A new study: Crime rates higher among those with no secondary education
A study conducted by researchers from the VATT Institute for Economic Research, the Research Institute of the Finnish Economy and the University of Helsinki indicates that access to secondary education clearly reduces the probability of committing crimes for boys.
Not being accepted into secondary education may have a long-term impact on young people's lives. A recent study based on data gathered in Finland shows that boys who have only just managed to be accepted into secondary education are significantly less likely to commit crimes than boys who have not been accepted at all. The impact on the probability of committing a crime was significant particularly over the short term, within five years of gaining entry to secondary education.
No such impact was observed for girls. Girls commit crimes less frequently than boys, and not being accepted into secondary education does not increase the crime rates for girls as it does for boys.
Access to secondary education led to biggest decreases in the categories of property and traffic offences, but had no impact on violent crime.
The study conducted by Kristiina Huttunen, Tuomas Pekkarinen, Roope Uusitalo and Hanna Virtanen examined the impact of education on crime rates by comparing the paths of people who had been accepted into secondary education and those who had not during a ten-year period.
“For boys who only just made the minimum entry level, 8% commit a crime within five years; of those who remain below this level and are not accepted, one in five, or 20%, commit a crime. This is a notable impact”, says research professor Tuomas Pekkarinen from the VATT Institute for Economic Research.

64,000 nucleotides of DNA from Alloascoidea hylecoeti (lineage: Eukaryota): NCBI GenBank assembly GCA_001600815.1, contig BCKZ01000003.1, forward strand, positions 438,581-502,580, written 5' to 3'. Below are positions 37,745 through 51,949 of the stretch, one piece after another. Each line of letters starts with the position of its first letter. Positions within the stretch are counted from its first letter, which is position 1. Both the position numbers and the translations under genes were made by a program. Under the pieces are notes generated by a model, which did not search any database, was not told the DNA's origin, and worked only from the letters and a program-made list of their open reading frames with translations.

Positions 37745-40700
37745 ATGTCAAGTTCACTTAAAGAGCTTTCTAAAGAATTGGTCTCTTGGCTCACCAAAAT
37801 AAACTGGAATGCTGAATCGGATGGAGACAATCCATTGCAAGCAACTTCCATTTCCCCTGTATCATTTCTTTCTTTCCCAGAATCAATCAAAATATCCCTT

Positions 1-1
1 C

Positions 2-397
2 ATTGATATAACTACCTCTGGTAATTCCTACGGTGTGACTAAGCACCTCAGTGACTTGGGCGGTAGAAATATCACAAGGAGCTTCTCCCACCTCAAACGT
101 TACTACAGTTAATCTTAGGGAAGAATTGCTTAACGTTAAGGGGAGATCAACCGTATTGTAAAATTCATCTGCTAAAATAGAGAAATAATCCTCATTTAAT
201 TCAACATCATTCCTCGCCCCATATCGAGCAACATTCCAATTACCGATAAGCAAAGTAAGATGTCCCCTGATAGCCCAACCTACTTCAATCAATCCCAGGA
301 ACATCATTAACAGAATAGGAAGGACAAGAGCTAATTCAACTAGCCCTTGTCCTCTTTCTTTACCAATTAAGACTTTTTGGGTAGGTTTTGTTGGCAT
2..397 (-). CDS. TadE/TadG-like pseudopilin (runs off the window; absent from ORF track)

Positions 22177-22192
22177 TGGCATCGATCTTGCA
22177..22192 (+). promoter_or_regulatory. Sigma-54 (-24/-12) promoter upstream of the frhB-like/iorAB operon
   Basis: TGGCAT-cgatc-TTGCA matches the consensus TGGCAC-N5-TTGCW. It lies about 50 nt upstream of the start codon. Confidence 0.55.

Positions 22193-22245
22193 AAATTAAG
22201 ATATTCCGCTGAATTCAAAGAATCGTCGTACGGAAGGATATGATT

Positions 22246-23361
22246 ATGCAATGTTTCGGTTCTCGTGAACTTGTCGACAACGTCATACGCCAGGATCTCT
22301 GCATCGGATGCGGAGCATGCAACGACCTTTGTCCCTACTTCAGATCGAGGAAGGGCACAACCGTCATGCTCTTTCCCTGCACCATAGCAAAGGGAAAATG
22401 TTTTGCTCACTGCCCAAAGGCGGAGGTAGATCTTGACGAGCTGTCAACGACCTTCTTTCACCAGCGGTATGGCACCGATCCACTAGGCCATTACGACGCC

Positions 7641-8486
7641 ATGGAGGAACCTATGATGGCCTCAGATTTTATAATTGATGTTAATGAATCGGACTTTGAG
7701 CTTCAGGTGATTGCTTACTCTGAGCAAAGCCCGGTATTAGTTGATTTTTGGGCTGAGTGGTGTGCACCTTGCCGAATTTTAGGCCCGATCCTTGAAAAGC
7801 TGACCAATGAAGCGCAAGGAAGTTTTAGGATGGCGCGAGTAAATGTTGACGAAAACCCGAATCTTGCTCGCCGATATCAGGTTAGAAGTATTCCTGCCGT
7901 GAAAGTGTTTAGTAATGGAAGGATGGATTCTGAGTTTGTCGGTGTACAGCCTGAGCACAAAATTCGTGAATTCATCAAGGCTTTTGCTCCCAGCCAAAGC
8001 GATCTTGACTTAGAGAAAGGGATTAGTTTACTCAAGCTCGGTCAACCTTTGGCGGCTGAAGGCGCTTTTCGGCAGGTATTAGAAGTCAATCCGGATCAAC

Previous studies have shown that graduating from secondary education has many positive effects on factors such as employment and income level, as skills that are in demand in the labour market are not acquired until that level of education.
According to the researchers, the transfer from primary to secondary education is a critical step where young people often need support.
“These results support the goal of increasing the student intake in popular fields. In addition, the fact that the probability of committing a crime drops immediately when being accepted to a school supports the idea of increasing the length of compulsory education”, says Tuomas Pekkarinen.
The study is based on data from the joint application system of Finnish secondary schools from 1996 to 2003. The data also includes information on the minimum entry requirements of secondary education programmes as well as verdicts issued by district courts.
The study compares two groups: those who have been accepted into secondary education very close to the acceptance limit, and those who have remained below the limit with a similar margin. This allowed for an assessment of causality, as the people close to the entry limit below or above it are similar.
The study is part of the multidisciplinary My Path project funded by the Strategic Research Council (SRC). The purpose of the project is to provide decision-makers with researched information with the aim of preventing social exclusion, and to offer tools to support successful entry into secondary education. Information package on the results of the Lost Boys study (in Finnish): http://omalinja.fi/
Lost Boys: Access to Secondary Education and Crime. VATT Working Papers.
Research Professor Tuomas Pekkarinen, VATT, tel. +358 (0)295 519 465
Research Professor Kristiina Huttunen, VATT, tel. +358 (0)50 549 3368
Professor Roope Uusitalo, University of Helsinki, tel. +358 (0)40 805 4863
Researcher Hanna Virtanen, Research Institute of the Finnish Economy, tel. +358 (0)44 589 0448